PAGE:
The last two years have shaken people to their core. Unrelenting stress, anxiety and fear created a record level of mental health issues. First, it was the black swan Covid-19 outbreak that sent us home from work and sheltering in place. Businesses and schools closed. Millions of Americans were furloughed or fired. We were told that it would only be a couple of weeks to “flatten the curve,” which turned into months on end.
For a brief moment, it seemed we were almost out of this disaster. Then, the Delta variant struck. We started seeing a tiny glimpse of light at the end of the tunnel, then Omicron surged. Companies pushed back their return-to-office plans for health reasons.
This back and forth wreaked havoc on our collective psyches. It instilled deep primitive fear and uncertainty. Karens and Kevins yelled, screamed and sometimes turned to violence in supermarkets and on airplanes. While having close, personal encounters, watching cable news or doom scrolling online, you can sense the fever pitch of anger and vitriol. It feels like the world went mad.
Searching for a way to help Forbes readers figure out how to cope with the uncertainty, I spoke with Dr. Erin Eatough of BetterUp, the coaching platform. Eatough recommends practicing and mastering the skill set of becoming “future-minded.” This is a process in which you imagine yourself in alternate futures, then evaluate them and make decisions to guide your way. Make plans for any possibilities. Think of what can potentially go wrong and design a game plan to deal with the issues. This will give you an empowering feeling of taking back control.
Sadly, due to the constant deluge of doom and gloom, people are reactive to events. They get whipped up into such a frenzy that they are unable to intelligently think critically about what to do next.
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Psychologists, like the eminent Martin Seligman, refer to this as “prospection”—the innate human ability to look into the future and envision what’s possible. Future-minded leadership is all about preparing for multiple possible future outcomes, including potential hurdles and obstacles. It’s not dwelling on the negative; rather, it’s all about being mentally and emotionally prepared for challenges.
Future-minded leaders don’t think about the future, as a single target on a timeline. Instead, they use their psychological, cognitive and emotional resources to envision many different versions of what may come. This mindset is helpful for both employees and leadership.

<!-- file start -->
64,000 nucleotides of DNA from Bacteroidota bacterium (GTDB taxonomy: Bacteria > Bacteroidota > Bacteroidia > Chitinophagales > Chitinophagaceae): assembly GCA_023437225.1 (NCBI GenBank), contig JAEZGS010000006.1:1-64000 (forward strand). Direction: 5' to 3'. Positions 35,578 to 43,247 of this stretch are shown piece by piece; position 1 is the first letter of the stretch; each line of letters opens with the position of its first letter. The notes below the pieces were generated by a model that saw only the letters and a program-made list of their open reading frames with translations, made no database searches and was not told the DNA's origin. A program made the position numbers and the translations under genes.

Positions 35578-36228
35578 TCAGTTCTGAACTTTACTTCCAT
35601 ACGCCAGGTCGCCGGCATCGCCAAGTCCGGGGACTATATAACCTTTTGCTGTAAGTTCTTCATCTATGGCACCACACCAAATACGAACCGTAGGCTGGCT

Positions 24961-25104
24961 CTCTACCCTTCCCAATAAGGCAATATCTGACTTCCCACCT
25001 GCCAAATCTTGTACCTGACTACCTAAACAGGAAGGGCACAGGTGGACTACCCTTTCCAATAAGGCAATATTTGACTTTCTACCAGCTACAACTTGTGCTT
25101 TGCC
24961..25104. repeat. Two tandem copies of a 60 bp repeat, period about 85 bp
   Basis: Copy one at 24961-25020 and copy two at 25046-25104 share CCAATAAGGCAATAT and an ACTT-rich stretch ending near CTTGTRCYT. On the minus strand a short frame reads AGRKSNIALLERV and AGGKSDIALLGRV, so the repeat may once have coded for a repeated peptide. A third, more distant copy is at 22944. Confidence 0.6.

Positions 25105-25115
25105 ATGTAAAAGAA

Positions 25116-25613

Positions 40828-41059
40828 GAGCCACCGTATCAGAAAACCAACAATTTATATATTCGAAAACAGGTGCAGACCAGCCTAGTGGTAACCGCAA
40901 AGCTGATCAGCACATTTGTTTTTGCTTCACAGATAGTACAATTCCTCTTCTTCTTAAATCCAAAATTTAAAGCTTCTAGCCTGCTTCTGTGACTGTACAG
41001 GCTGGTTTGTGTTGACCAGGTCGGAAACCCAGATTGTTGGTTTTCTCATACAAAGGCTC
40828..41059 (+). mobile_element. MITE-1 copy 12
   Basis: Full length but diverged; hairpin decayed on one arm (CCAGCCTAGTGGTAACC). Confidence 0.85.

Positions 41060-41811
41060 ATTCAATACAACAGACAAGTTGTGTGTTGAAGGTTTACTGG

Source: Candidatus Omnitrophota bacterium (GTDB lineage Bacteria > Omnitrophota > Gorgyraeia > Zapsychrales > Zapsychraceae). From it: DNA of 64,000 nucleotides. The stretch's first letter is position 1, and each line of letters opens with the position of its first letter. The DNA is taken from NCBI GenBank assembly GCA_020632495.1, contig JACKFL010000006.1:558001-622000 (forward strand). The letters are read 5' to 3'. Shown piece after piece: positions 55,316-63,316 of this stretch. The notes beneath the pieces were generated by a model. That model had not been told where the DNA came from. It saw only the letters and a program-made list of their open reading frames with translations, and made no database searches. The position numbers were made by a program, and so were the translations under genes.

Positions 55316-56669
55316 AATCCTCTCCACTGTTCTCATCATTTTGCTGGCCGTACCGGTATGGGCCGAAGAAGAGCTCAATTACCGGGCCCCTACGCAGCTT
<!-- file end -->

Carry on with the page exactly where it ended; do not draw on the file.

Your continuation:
Managers and workers who are future-minded see the bigger picture, which provides us with more confidence to navigate complexity. Instead of being reactive and overwhelmed by events, you have the framework to deal with them.
Eatough also says that on a daily basis, you should continually ask yourself, “Is this serving me?” This simple question makes you critically analyze what you are doing and consuming. For instance, if you are reading articles that make your blood boil, stop and read something more uplifting and life-affirming. Change the station when a violent movie is on or sad, depressing-sounding music is played. Focus on matters that are within your control, and let go of things that you can’t change. If you are suffering from burnout, depression or other mental issues, there is no longer any stigmas attached—reach out for help.
Building on the work of Seligman, and others, cutting-edge research from BetterUp reveals that cultivating one key mindset in your people may give your organization a more effective, opportunity-oriented path forward. Individuals who balance optimistic action with thoughtful pragmatism and create space to reflect on and ready themselves for potential outcomes, tend to be more successful, hopeful, and less stressed than their peers. We call these individuals Future-Minded Leaders, and they possess the skills needed to thrive in a murky world.
BetterUp has studied the habits and actions that individuals can practice to become future-minded themselves, and successfully navigate the uncertainty that is our reality these days. Its research of more than 1,500 U.S. workers found a correlation between the ability to leverage the skills associated with future-minded leadership and mental health.
Research suggests that an inability to plan makes us feel powerless, which—in turn— causes us great stress and emotional turmoil. The natural reaction to these feelings may be to exert more control and rigidity in an ambiguous or rapidly shifting environment, but this creates more stress and frustration.
However, when individuals effectively tap into future-minded leadership, there are positive shifts in anxiety and depression symptoms. Future-minded leaders report 34% less anxiety and 35% less depression and are more optimistic about the future, more productive, and have greater life satisfaction than those low in pragmatic optimism.
Some key insights include:
- Future-minded leaders have unlocked the key to well-being for themselves.
- Managers high in future-minded leadership have teams that follow suit with nearly 20% higher performance than others.
- Some of us are better at tapping into our future-minded leadership, but all can and must. Eighty-two percent of people have significant room for improvement in at least one area of future-minded leadership skills.
- Company size and teamwork vs. solo work affects the ability to be future-minded.
- Just one simple exercise can boost an individual’s future-minded leadership skills.